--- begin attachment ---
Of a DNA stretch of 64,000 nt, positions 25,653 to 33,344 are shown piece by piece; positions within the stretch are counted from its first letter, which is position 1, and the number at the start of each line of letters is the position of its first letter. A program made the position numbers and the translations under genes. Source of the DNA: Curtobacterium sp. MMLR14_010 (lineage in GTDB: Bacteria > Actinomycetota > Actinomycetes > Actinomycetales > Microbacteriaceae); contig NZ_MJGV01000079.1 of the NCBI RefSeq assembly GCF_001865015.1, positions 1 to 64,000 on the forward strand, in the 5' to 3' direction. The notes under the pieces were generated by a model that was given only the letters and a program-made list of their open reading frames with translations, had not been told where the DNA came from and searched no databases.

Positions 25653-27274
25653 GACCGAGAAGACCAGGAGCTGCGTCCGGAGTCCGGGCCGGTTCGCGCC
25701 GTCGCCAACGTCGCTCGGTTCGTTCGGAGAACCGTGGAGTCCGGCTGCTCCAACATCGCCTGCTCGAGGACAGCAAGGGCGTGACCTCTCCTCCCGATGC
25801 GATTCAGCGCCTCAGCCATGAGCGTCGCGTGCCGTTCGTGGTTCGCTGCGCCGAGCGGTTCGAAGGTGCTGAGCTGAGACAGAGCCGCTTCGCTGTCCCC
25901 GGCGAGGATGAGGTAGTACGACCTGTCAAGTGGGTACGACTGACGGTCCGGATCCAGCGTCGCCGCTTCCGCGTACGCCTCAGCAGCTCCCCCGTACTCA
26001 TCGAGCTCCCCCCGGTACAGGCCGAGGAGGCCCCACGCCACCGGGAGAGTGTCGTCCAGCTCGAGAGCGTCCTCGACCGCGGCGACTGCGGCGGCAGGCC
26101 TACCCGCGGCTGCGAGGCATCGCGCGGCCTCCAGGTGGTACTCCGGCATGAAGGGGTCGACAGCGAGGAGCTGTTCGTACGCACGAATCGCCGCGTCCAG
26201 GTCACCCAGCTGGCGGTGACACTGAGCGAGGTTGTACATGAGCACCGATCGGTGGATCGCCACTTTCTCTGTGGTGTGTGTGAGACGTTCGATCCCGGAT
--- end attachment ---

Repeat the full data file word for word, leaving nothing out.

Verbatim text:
Of a DNA stretch of 64,000 nt, positions 25,653 to 33,344 are shown piece by piece; positions within the stretch are counted from its first letter, which is position 1, and the number at the start of each line of letters is the position of its first letter. A program made the position numbers and the translations under genes. Source of the DNA: Curtobacterium sp. MMLR14_010 (lineage in GTDB: Bacteria > Actinomycetota > Actinomycetes > Actinomycetales > Microbacteriaceae); contig NZ_MJGV01000079.1 of the NCBI RefSeq assembly GCF_001865015.1, positions 1 to 64,000 on the forward strand, in the 5' to 3' direction. The notes under the pieces were generated by a model that was given only the letters and a program-made list of their open reading frames with translations, had not been told where the DNA came from and searched no databases.

Positions 25653-27274
25653 GACCGAGAAGACCAGGAGCTGCGTCCGGAGTCCGGGCCGGTTCGCGCC
25701 GTCGCCAACGTCGCTCGGTTCGTTCGGAGAACCGTGGAGTCCGGCTGCTCCAACATCGCCTGCTCGAGGACAGCAAGGGCGTGACCTCTCCTCCCGATGC
25801 GATTCAGCGCCTCAGCCATGAGCGTCGCGTGCCGTTCGTGGTTCGCTGCGCCGAGCGGTTCGAAGGTGCTGAGCTGAGACAGAGCCGCTTCGCTGTCCCC
25901 GGCGAGGATGAGGTAGTACGACCTGTCAAGTGGGTACGACTGACGGTCCGGATCCAGCGTCGCCGCTTCCGCGTACGCCTCAGCAGCTCCCCCGTACTCA
26001 TCGAGCTCCCCCCGGTACAGGCCGAGGAGGCCCCACGCCACCGGGAGAGTGTCGTCCAGCTCGAGAGCGTCCTCGACCGCGGCGACTGCGGCGGCAGGCC
26101 TACCCGCGGCTGCGAGGCATCGCGCGGCCTCCAGGTGGTACTCCGGCATGAAGGGGTCGACAGCGAGGAGCTGTTCGTACGCACGAATCGCCGCGTCCAG
26201 GTCACCCAGCTGGCGGTGACACTGAGCGAGGTTGTACATGAGCACCGATCGGTGGATCGCCACTTTCTCTGTGGTGTGTGTGAGACGTTCGATCCCGGAT